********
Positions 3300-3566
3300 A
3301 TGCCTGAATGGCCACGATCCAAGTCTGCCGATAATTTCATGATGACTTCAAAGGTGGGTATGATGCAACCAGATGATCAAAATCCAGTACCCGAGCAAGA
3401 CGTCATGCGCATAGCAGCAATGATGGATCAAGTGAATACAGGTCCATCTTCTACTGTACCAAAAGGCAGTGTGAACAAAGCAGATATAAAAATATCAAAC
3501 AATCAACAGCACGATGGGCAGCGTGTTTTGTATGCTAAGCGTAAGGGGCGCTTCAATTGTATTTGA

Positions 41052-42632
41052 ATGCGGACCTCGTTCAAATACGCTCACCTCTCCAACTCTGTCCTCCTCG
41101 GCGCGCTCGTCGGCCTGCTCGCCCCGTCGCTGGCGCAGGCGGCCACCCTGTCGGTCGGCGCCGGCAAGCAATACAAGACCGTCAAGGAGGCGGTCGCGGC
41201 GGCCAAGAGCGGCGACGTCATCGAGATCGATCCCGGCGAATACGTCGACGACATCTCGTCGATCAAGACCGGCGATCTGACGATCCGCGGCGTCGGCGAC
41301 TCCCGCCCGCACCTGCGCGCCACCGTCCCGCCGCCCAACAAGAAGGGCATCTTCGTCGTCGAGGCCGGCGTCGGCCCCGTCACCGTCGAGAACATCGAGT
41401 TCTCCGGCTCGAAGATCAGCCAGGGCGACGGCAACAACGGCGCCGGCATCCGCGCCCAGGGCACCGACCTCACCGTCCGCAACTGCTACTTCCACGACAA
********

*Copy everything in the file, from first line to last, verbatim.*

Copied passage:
Positions 3300-3566
3300 A
3301 TGCCTGAATGGCCACGATCCAAGTCTGCCGATAATTTCATGATGACTTCAAAGGTGGGTATGATGCAACCAGATGATCAAAATCCAGTACCCGAGCAAGA
3401 CGTCATGCGCATAGCAGCAATGATGGATCAAGTGAATACAGGTCCATCTTCTACTGTACCAAAAGGCAGTGTGAACAAAGCAGATATAAAAATATCAAAC
3501 AATCAACAGCACGATGGGCAGCGTGTTTTGTATGCTAAGCGTAAGGGGCGCTTCAATTGTATTTGA

Positions 41052-42632
41052 ATGCGGACCTCGTTCAAATACGCTCACCTCTCCAACTCTGTCCTCCTCG
41101 GCGCGCTCGTCGGCCTGCTCGCCCCGTCGCTGGCGCAGGCGGCCACCCTGTCGGTCGGCGCCGGCAAGCAATACAAGACCGTCAAGGAGGCGGTCGCGGC
41201 GGCCAAGAGCGGCGACGTCATCGAGATCGATCCCGGCGAATACGTCGACGACATCTCGTCGATCAAGACCGGCGATCTGACGATCCGCGGCGTCGGCGAC
41301 TCCCGCCCGCACCTGCGCGCCACCGTCCCGCCGCCCAACAAGAAGGGCATCTTCGTCGTCGAGGCCGGCGTCGGCCCCGTCACCGTCGAGAACATCGAGT
41401 TCTCCGGCTCGAAGATCAGCCAGGGCGACGGCAACAACGGCGCCGGCATCCGCGCCCAGGGCACCGACCTCACCGTCCGCAACTGCTACTTCCACGACAA